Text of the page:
4. Tom Hickey says

    Ed: “They don’t want the Fed monetising debt or printing money. They don’t want the Fed expanding its balance sheet. That’s why you hear terms like debasing the currency and money printing a lot in these circles. You would never hear a ‘real’ MMT’er using those terms. The Pragmatic Capitalist, for example, objects to this terminology.”

    The problem I have with such terms as “printing money” is that not only are they no longer relevant operationally under the current monetary system but also they are moralizing, hence, do not belong in an objective debate of issues on the merits. This falls into the category of the moralizing of the Cat Food Commission, the main argument of the chairs being that debt is “bad.” Use of moralizing terminology is typical of ideological policy advocacy, whereas the real issues involve efficiency and effectiveness. This is why MMT’ers don’t like terms like “printing money.” It prejudices the case.

    “Efficiency is doing things right and effectiveness is doing the right thing” — attributed to Peter F. Drucker, although I haven’t yet located the citation. Since effectiveness involves goals, there is room for ideological debate about proper objectives. Means involve efficiency.

    1. Edward Harrison says

      I’ve had these conversations about terminology with some MMT folks and it cuts both ways. “Deficit terrorism,” “Austerians” and stuff like this is the kind of thing you sometimes hear. People use these words for a reason – because it also registers with real people.

      I was just speaking to my mother about this as well.

      And I asked her, “What do you think about quantitiative easing?”

      She said, “what is that?”

      I said “you know the Federal Reserve is conducting quantitative easing. What do you think of their policy?”

      She said, “No I didn’t hear about it?”

      I said, “you haven’t heard the Fed was printing money?”

      She said, “oh right, the Fed’s printing money now, yes.”

      1. Tom Hickey says

        Ed, while I agree that pejorative terminology like “deficit terrorism,” which some have changed to “deficit errorism” and “austerians” is rhetorical rather than descriptive, I would argue that it is not “moralizing” in the sense that it is independent of fact and even opposed to it. There are operational definitions of these terms that some MMT advocates use, whereas moralizing terminology like “printing money” perpetuates myths that have no operational basis and are confusing the real issues. There is a significant difference here between ideologically normative discourse and occasional use of rhetorical devices based on operational understanding, IMHO.

        The fundamental misunderstanding arises from the false analogy that government finance is like household finance. This is the primary myth that is preventing an operational approach to policy. It is false operationally because government is the currency issuer and households, firms, and states in the US are currency users. Under the present monetary system, the government is not operationally constrained, although it is politically restrained. MMT has a detailed policy proposals for using the operational advantage of the current monetary system. Such proposals are not being seriously considered owing to the myths and moralizing that skew perception and obscure the reality from the public, media, and politicians — and a lot of economists, too. This path is leading the country and world toward economic, political and social disaster.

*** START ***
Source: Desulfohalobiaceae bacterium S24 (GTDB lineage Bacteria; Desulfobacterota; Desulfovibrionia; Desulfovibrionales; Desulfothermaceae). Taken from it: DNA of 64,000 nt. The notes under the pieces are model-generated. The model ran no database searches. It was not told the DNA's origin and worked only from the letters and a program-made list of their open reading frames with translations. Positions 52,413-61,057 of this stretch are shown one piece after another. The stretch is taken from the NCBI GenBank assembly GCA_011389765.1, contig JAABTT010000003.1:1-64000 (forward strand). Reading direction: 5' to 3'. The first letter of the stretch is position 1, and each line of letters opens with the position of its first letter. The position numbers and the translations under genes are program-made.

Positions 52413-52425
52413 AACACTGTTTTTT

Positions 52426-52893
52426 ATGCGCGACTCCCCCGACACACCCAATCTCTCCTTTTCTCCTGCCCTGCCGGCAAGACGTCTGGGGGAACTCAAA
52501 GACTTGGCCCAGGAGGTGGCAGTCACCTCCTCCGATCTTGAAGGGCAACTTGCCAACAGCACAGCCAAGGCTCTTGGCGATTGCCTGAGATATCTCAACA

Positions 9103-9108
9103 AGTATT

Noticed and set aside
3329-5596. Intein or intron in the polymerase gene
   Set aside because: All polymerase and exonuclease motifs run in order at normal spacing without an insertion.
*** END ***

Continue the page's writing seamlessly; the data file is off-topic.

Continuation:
I understand and appreciate that the orientation of this blog is not toward either policy advocacy or even policy, but integrating understanding the policy implications on markets with other considerations. But the comparison and contrast of the Austrian School and MMT was brought up in this post, and I think that such issues as I have brought up need to be clarified. Terminology like “printing money” doesn’t do that, again, IMHO, and citing rhetoric that some MMT’ers have used doesn’t really address that. It’s essentially changing the subject instead.

        I am a philosopher, not an economist or financial type. A lot of what philosophers do nowadays is analyze language in order establish clarity and to show where confusion enters owing to imprecision. That’s why I harp on getting the terminology right in terms of operational definitions. The Fed is changing the composition of assets and altering the term structure of government liabilities through QE. It is not increasing nongovernment net financial assets, which is what “printing money implies” in the minds of many who are not familiar with monetary and fiscal operations.

        Note: If the Fed takes dreck on its books and eats it for a loss, this can be interpreted a quasi-fiscal operation. This may have been a feature of QE1 but not QE2.

  5. Vince cate says

    The problem in the depression was not a real gold standard, it was the Fed’s Ponzi Gold Standard:

    I have written up MMT for Austrians:

    Also hyperinflation in MMT terms:

    For anyone who does not like “money printing” I have over 100 euphemisms for that term: